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July
2003 Issue

Compiled by
Bruce Gventer

This month’s focus is the many virtual tours that can be found on the World Wide Web. Let me know if you would like to take more of these virtual tours. There is a lot to see on these sites.  As always, I want to hear your opinions; you can email me at bgventer@bcn.net .       


 

A Military checkpoint at
 the Samurai Gate.

Edo or Ancient Tokyo
http://www.us-japan.org/edomatsu/

 This is a fascinating site all about ancient Tokyo which was then known as Edo. The site is very cleverly designed so that your tour is conducted in the form of a story by a dweller in the city. I recommend you start with the instructions (click on the pink question mark in the upper left hand corner) because the site offers a lot of text and pictures, and some of them will only appear if you follow the directions. The tour starts with the reign of Japan's emperor, Tokugawa, 200 years ago. The site is still growing with new pictures and information is constantly being added.

 Before you leave, make certain you visit the map room. Here you will find a map that shows all the places you can visit. You will also want to visit the Shogun's art gallery. In this area you will find beautiful ukiyoe images by some of Edo's best artists. Each image is accompanied by a short explanation of the artist and the content of the image. There are more than 3,000 images in the Shogun's collection, and the site tries to display different ones each week. Ken Matsushima, the site's manager, kindly offers you the opportunity to email him with requests to view specific artists or a particular series in the collection.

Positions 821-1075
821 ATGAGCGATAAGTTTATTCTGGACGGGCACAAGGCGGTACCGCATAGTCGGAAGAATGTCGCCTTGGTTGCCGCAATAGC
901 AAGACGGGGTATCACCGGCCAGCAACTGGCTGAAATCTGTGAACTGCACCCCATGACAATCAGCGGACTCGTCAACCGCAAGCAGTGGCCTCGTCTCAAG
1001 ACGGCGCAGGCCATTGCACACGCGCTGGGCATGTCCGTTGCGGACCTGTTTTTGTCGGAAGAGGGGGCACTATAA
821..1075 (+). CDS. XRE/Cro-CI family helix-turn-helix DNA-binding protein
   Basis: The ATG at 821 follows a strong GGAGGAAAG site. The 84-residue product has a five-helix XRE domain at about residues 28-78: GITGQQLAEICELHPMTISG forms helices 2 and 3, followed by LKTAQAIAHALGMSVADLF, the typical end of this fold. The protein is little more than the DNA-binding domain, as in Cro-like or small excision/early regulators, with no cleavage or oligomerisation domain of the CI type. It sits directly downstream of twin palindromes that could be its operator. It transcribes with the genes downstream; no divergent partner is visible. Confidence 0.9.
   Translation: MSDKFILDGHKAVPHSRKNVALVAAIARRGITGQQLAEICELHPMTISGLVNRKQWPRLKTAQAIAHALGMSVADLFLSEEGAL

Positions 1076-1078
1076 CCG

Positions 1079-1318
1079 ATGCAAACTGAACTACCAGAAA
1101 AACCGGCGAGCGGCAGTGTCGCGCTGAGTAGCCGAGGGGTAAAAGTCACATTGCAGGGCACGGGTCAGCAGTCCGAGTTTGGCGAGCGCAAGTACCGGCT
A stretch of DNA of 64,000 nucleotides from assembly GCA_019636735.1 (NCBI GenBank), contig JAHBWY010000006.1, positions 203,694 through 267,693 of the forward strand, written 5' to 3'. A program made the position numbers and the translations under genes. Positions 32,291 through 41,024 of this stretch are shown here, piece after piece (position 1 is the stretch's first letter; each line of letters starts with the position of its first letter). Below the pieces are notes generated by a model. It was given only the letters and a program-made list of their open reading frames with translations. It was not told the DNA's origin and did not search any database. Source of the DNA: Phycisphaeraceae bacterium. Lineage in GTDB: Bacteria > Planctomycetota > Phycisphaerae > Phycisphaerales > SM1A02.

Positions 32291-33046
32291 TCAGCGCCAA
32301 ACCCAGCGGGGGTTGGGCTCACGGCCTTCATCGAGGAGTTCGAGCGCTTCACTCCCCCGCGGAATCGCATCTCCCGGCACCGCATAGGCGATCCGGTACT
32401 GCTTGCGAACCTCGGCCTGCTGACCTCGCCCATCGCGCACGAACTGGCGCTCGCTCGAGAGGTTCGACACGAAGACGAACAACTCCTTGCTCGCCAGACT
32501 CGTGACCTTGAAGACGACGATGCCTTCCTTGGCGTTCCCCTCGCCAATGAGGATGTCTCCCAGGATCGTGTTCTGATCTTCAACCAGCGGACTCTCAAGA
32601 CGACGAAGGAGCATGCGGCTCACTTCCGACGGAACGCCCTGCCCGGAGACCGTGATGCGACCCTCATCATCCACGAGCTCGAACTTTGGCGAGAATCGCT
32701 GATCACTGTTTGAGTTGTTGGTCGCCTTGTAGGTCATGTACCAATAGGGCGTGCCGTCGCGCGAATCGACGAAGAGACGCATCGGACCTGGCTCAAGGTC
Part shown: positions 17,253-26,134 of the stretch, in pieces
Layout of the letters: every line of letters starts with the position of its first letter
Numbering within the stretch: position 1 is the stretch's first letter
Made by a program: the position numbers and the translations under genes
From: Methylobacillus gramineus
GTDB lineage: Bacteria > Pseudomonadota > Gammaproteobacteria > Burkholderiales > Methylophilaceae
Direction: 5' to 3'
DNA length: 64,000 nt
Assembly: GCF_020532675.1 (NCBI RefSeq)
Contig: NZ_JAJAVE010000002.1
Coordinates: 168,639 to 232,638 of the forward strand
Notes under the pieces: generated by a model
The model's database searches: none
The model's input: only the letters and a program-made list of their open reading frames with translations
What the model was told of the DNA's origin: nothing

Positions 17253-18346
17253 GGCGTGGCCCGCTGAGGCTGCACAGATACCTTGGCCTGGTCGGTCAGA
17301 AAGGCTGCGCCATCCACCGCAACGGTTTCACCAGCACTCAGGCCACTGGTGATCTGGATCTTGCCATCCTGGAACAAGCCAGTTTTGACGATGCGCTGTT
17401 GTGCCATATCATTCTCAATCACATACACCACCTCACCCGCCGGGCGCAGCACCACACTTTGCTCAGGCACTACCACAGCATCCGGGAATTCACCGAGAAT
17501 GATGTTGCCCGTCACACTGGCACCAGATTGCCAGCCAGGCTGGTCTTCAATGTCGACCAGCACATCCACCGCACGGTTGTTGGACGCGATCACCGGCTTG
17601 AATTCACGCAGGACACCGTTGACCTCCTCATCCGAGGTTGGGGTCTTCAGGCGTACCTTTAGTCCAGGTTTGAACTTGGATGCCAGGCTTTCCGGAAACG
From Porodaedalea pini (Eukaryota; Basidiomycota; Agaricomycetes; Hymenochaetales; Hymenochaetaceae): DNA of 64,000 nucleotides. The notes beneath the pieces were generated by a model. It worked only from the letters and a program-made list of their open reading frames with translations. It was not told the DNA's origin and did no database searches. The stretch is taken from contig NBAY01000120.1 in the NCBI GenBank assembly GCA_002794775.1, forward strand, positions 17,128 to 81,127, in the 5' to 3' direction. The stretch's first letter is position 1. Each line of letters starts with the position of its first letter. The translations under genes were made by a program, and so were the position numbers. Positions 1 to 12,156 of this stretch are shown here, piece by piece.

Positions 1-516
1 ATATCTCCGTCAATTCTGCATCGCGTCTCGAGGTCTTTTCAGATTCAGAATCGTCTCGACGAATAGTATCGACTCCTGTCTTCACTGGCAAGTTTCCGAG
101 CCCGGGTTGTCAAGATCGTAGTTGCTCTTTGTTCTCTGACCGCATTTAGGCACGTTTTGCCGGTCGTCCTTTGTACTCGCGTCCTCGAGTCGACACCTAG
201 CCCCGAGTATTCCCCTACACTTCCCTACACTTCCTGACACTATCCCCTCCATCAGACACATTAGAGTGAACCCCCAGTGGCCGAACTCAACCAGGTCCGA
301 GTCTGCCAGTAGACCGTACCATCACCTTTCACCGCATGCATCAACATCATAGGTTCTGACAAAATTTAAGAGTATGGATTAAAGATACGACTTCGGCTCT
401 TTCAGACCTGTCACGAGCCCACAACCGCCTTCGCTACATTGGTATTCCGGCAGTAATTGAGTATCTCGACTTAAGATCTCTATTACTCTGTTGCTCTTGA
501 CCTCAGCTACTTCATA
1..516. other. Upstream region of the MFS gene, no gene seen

The links pages take you to sites with ukiyoe images or information on Japanese history. I recommend you stop reading and go directly to this site; it is great.

 


Willard Clock from 1837
By Simon Willard (1752-1848)
in the Old Supreme Court Chamber.

     On this site brought to you by the U.S. government, you can take a virtual tour of the Capitol Building. You will need a screen resolution of 800 by 600 or larger and a Java-enabled and frames-enabled browser. Most computers and browsers have these capabilities. There is a lot of historical information side by side with panoramic views of the rooms in the Capitol. Descriptions of the various objects found in these rooms are also included.

On the left hand side of the browser, you will see live pictures from the Capitol. Below the picture is a floor plan, and you can click on this to position the camera's view. The site allows you to zoom in for a closer look or zoom out to see more of a room. Check the navigation help button for instructions on how to use the different commands.

On the tour you will visit the Old Supreme Court Chamber, which was the Senate Chamber from 1800 to 1808. The Supreme Court met in this room from 1810 until 1860. At that time, Chief Justice John Marshall helped establish the foundations of American constitutional law. Here also Chief Justice Roger B. Taney delivered the Dred Scott Decision on March 6, 1857. The room itself was designed by architect Benjamin Latrobe.

You can also visit the Old Senate Chamber where the Senate met from 1810 to 1859. During that time period, the Senate grew from a small advisory council to a great forum for national debates. The architects Benjamin Henry Latrobe and Charles Bulfinch were instrumental in its design.

The Senate Chamber is also on display. The Senate moved here when the north wing of the Capitol was completed in 1859. You can visit the President's Room which is one of the most ornate rooms in the Capitol. The fresco paintings by Italian artist Constantino Brumidi adorn this room. The National Statuary Hall was completed in 1857. There is a lot more you can learn on this tour.